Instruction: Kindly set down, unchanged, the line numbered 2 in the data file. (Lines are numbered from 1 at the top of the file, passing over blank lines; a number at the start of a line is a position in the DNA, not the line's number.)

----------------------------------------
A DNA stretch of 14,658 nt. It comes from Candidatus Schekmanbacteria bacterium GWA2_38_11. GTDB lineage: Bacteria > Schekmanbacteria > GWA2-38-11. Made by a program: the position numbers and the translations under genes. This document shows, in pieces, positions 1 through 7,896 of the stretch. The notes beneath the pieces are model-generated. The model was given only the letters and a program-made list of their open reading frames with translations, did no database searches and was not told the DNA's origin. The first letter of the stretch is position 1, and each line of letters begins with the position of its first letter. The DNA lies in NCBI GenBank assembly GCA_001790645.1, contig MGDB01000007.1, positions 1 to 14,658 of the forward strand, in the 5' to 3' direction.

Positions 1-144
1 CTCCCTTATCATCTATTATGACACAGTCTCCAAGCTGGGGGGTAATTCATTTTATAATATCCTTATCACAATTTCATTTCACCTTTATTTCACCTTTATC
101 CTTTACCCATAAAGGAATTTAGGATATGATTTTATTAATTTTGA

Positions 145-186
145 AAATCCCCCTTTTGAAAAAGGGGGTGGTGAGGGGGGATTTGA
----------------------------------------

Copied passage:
Positions 1-144